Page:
High oil prices to fund expansion, buy stability
November 11. Central Asia Newswire
by Martin Sieff
The following is the first of a three-part series examining the effects of projected strong oil prices on Central Asia.
It’s official: Oil prices will hit a plateau of more than $100 per barrel by 2015 and base prices will double to between $160-$180 per barrel by 2035.
That was the forecast published Wednesday by the Paris-based International Energy Agency (IEA). And as a British Broadcasting Corporation (BBC) commentator quickly pointed out, what the IEA was really doing was saying as clearly as possible that the days of cheap energy are over.
The implications of this assessment are enormous, and are particularly momentous for Kazakhstan, Turkmenistan and Uzbekistan – the three major energy-exporting powers of Central Asia.
This IEA policy assessment effectively confirms the wisdom, and predicts the success, of Kazakhstan’s most important national economic policies:
– Kazakhstan’s gamble to rapidly expand its oil production capabilities.
– Its decision to join Russia in a new customs union that was widely criticized in the West.
– Its huge investment in high-tech, industrial and agricultural development and expansion over the next 20 years in its 2030 plan.
All of these programs risk floundering spectacularly if some major global economic recession or other dislocation causes the price of oil to come plunging down rapidly for long periods of time. That would even be even more the case if future U.S. administrations could actually translate the repeated rhetoric of American energy independence into reality.
But the IEA clearly came to the conclusion that this isn’t going to happen.
A guaranteed high platform for global oil prices is also more than good news for neighboring Uzbekistan and Turkmenistan: It is virtually a guarantee of social and political survival to them.
Both nations have populations with much lower standards of living than Kazakhstan’s. And it is a particular challenge to raise the standard of living in Uzbekistan, which President Islam Karimov this year affirmed as a major national priority.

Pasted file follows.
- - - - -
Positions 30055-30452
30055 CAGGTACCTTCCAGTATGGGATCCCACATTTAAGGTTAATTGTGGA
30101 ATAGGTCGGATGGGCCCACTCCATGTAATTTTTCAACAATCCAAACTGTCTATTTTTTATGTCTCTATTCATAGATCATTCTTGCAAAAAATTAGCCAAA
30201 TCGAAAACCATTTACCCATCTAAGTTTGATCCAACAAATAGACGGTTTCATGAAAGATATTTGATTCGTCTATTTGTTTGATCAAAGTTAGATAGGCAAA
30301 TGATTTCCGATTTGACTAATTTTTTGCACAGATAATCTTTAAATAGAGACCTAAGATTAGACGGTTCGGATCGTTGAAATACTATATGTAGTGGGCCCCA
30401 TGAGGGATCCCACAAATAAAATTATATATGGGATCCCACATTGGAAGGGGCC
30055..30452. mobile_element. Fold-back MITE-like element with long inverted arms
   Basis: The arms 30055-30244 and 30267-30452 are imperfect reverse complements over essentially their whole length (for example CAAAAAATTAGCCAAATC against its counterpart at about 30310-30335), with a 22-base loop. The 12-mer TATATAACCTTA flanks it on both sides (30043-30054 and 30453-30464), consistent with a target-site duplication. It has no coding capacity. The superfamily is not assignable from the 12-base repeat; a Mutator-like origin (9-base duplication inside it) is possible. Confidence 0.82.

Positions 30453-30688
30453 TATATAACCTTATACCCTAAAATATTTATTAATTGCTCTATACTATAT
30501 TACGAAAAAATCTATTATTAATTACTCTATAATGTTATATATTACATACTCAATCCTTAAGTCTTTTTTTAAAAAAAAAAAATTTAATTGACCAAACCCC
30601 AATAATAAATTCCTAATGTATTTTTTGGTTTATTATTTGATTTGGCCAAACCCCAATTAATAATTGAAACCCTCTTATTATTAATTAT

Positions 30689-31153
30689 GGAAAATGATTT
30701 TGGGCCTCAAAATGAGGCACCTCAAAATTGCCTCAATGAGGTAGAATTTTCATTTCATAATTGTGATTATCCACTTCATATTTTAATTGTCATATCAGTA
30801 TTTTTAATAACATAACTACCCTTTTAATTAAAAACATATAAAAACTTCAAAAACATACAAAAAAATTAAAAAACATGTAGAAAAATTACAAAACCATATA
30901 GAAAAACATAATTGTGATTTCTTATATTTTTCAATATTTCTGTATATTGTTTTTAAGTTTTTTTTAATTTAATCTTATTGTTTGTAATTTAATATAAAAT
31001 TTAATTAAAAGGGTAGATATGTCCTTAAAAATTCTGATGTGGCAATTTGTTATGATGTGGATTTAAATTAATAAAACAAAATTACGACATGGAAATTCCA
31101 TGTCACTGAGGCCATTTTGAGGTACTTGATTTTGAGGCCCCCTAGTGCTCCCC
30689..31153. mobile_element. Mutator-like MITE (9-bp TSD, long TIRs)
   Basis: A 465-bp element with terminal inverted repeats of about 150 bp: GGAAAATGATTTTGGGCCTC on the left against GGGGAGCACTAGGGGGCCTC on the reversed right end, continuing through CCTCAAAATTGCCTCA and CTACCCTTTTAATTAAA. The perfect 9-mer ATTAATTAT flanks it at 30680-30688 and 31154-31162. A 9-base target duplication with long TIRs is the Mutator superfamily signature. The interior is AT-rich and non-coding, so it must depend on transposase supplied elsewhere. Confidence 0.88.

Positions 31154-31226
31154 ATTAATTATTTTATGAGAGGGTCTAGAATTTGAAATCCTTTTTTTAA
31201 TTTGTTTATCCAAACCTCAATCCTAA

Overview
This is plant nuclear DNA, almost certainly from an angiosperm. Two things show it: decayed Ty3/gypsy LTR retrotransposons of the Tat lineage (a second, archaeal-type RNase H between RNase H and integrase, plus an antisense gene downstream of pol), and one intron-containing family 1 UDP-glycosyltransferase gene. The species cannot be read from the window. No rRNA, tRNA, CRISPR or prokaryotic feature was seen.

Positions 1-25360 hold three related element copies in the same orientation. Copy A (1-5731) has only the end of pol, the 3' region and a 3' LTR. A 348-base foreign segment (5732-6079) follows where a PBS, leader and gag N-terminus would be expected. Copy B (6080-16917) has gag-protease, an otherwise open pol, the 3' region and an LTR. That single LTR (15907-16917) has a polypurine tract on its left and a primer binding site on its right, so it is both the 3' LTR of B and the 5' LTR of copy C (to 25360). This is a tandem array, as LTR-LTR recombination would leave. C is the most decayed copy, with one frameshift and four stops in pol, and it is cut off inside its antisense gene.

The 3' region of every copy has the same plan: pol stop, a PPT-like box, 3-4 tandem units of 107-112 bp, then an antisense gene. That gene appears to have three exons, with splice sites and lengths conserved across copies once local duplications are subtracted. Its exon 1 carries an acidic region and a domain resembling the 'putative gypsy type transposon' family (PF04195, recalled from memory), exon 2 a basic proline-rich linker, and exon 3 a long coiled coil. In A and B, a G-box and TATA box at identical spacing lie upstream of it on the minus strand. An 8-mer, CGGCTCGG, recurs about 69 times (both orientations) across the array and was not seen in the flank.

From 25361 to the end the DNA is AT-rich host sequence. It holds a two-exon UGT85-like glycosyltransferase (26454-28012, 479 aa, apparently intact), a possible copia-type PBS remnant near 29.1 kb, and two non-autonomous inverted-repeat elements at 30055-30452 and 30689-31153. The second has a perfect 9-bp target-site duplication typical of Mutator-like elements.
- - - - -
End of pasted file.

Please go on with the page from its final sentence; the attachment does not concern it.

That is because Uzbekistan has the largest population in Central Asia – almost double that of Kazakhstan’s – crowded into a far smaller area. Also, the continued strong state regulations and control of major economic institutions remains a major barrier to the kind of rapid economic expansion Kazakhstan has enjoyed next door.
Uzbekistan and Turkmenistan also have good reason to feel threatened by the growing instability and threats of civil war – and even worse, chaotic anarchy – threatening to develop in neighboring Kyrgyzstan and Tajikistan.
However, continued high and rising global oil and energy prices will give the governments in Ashgabat and Tashkent the crucial checkbook power they need to buy and distribute enough food to their people, keep wages stable and subsidies high.
Modern history throughout the Middle East, southern and Southeast Asia and other parts of the world repeatedly documents that as long as governments can retain that financial power, with enough confidence and competence to use it, they can keep their populations happy, or at least relatively content.
The IEA projection appears soundly based and looks likely to hold, whatever the fluctuations and crises yet to come in international financial markets.
That is because, as the report pointed out, China and India are both rapidly growing in population, industrial capacity and hunger for oil. And they both have the financial and trading resources to buy what they need.
World population is now already over 6.8 billion and climbing rapidly towards 7 billion. On current projections, by 2035, when the IEA-projected global oil prices reach $160-plus per barrel, there will be 9 billion people in the world. A century earlier, in 1930, there were only 2 billion.
How are those people going to be fed? Norman Borlaug’s famous “miracle” strains of wheat and rice that banished the specter of famine for generations from Asia must gulp down enormous quantities of fertilizer to survive and flourish. And chemical fertilizer requires enormous inputs of hydrocarbons.
Therefore, even if all land and air transportation were to be magically freed from their dependence on oil in the next 25 years – and they won’t be – the human race will still need more of it than ever just to feed itself.